Good times, positive impact

RMOW Environmental Coordinator

I get up every morning determined to both change the world and have one hell of a good time. Sometimes this makes planning my day difficult.  - EB White

Whistler folks are no strangers to having "one hell of a good time." We don't think twice about hosting the biggest parties in the world, but we also care about our backyard - as much as we like to party, we don't want to trash this place.

How do we plan and participate in events that are both fun, financially and fundamentally good for our community?

Lorien Henson is a founding partner of LimeLight Event Marketing Inc., a Vancouver-based sustainable event production company. In the early days of her career, Henson became acutely aware of the over-consumption and "disgusting amount of waste" associated with events.

"You've got to check your conscience at the door," said one boss. Hearing that, Henson checked out altogether to run an event business in a way that would make her feel good about what she was doing. Founding LimeLight with her partner Rachel Johns was a way of producing fun, creative events that had a positive instead of negative impact. To Henson, "sustainable" refers to taking a holistic approach right from the start, considering everything that goes into and out of an event, as well as the impact the event is going to have on the community and the environment.

"Whistler is positioned to be a real leader in sustainable events," said Henson. "Having a sustainability commitment within Whistler, and because of the size of the town, you'll be able to make good choices that will benefit your community and future event business."

The sustainable event landscape used to be something of a wild west with no map to follow. Now there are standards, such as those developed by the Canadian Standards Association (CSA). The CSA Requirements and Guidance for Organizers of Sustainable Events is a 2010 Olympic legacy that Whistler played a significant role in, delivering the Whistler Live events here. It's a standard we should be proud of and uphold that is now going international as Henson is working as part of the international standard group ISO to develop ISO20121, the new global standard for sustainable event management.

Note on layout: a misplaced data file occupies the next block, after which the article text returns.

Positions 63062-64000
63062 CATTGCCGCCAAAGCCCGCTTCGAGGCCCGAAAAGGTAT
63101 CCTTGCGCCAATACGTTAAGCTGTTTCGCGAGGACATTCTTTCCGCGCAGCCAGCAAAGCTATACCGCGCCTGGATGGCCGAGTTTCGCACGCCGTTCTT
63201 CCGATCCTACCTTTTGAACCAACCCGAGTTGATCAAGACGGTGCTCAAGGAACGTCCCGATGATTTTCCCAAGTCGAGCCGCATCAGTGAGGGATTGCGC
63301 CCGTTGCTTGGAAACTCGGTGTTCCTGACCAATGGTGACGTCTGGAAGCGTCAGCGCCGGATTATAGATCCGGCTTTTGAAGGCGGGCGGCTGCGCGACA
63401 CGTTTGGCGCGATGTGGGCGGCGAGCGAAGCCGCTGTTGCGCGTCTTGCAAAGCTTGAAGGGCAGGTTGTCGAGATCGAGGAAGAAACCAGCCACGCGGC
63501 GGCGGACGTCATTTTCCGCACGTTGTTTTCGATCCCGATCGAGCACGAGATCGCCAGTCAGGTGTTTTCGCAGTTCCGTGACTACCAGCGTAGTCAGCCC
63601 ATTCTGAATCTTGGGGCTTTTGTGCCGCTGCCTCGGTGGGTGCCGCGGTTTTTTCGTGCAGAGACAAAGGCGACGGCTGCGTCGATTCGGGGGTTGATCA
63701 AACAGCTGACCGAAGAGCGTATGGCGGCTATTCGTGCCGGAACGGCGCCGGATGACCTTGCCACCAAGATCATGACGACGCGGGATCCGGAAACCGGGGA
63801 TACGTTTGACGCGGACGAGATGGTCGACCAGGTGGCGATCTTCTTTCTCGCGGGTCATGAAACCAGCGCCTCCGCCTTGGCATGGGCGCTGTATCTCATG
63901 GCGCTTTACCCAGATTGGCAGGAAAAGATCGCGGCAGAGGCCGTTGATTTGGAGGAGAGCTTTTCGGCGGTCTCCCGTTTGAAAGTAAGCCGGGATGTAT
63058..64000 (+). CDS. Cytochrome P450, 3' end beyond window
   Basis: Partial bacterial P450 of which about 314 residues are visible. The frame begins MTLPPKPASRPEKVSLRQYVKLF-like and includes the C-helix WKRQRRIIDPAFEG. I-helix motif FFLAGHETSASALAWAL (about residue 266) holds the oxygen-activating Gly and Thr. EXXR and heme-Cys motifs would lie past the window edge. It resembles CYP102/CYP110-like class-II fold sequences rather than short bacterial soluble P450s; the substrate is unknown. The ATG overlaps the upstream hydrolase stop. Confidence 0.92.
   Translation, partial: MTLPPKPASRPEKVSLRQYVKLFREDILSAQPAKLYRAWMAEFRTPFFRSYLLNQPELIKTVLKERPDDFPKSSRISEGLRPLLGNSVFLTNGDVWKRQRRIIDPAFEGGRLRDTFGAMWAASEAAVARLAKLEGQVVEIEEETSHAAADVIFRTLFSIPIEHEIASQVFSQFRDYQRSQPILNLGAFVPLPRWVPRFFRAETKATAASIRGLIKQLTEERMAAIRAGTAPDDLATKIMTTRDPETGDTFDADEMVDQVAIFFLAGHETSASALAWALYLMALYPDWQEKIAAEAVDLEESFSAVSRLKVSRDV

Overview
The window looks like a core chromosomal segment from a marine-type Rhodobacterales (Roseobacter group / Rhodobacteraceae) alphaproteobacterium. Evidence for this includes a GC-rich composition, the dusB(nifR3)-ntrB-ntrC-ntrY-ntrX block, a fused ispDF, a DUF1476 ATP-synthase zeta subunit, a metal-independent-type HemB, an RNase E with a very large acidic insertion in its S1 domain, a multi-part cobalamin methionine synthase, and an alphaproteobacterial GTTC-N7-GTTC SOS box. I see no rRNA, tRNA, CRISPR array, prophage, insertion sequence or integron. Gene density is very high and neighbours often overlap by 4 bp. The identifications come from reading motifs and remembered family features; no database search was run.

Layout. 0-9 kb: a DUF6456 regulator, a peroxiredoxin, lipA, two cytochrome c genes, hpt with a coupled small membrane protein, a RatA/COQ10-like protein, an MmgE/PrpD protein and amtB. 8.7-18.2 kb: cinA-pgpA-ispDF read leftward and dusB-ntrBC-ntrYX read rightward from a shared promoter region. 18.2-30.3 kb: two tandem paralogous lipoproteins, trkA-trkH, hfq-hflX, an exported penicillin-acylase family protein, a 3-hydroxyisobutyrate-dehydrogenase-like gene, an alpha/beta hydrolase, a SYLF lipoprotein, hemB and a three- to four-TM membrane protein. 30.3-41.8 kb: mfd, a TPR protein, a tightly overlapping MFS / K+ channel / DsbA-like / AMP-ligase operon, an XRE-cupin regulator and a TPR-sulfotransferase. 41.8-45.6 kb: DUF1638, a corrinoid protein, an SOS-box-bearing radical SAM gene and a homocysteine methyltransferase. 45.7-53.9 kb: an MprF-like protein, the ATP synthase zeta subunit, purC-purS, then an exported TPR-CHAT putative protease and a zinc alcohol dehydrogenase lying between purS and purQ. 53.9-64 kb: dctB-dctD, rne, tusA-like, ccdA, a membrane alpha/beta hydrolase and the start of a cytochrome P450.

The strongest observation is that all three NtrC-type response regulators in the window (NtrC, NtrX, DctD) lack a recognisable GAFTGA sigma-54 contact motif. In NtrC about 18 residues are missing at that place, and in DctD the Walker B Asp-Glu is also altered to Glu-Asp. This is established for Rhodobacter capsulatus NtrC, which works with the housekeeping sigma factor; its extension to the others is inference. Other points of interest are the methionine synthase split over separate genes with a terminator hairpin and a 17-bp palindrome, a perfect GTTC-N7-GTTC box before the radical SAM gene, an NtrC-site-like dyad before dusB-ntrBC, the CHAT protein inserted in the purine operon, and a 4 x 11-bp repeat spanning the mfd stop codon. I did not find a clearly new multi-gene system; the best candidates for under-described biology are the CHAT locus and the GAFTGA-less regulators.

"Good event planning is about making every choice, every decision with the smallest footprint in mind," she said.

Diana Mulvey is not a professional event planner, but planned her wedding with guest experience and community impact in mind. For Mulvey, sustainability is about "Local loving, Low Footprint," the theme of her wedding.

Whenever possible, Mulvey and husband Christian eliminated unnecessary expenditures and single-use items, avoiding paper invitations and disposable wedding favours. In lieu of gifts, guests purchased carbon credits to offset their travel or made a donation to their favourite charity. Last but not least, Mulvey had a dress created from sustainable fabrics like hemp and silk, with lace from her mother's dress.

Mulvey's experience demonstrates it's possible to plan a memorable and economical event using talent and materials found in your own backyard. The ecological footprint was minimized, while the local economy was stimulated.

"Try to align your values with your decisions," Mulvey said. Good advice for party planners and goers alike.

To KNOW MORE about other actions that are moving our community toward Whistler2020, to tell us how you're contributing, or to find out how we're performing visit www.whistler2020.ca

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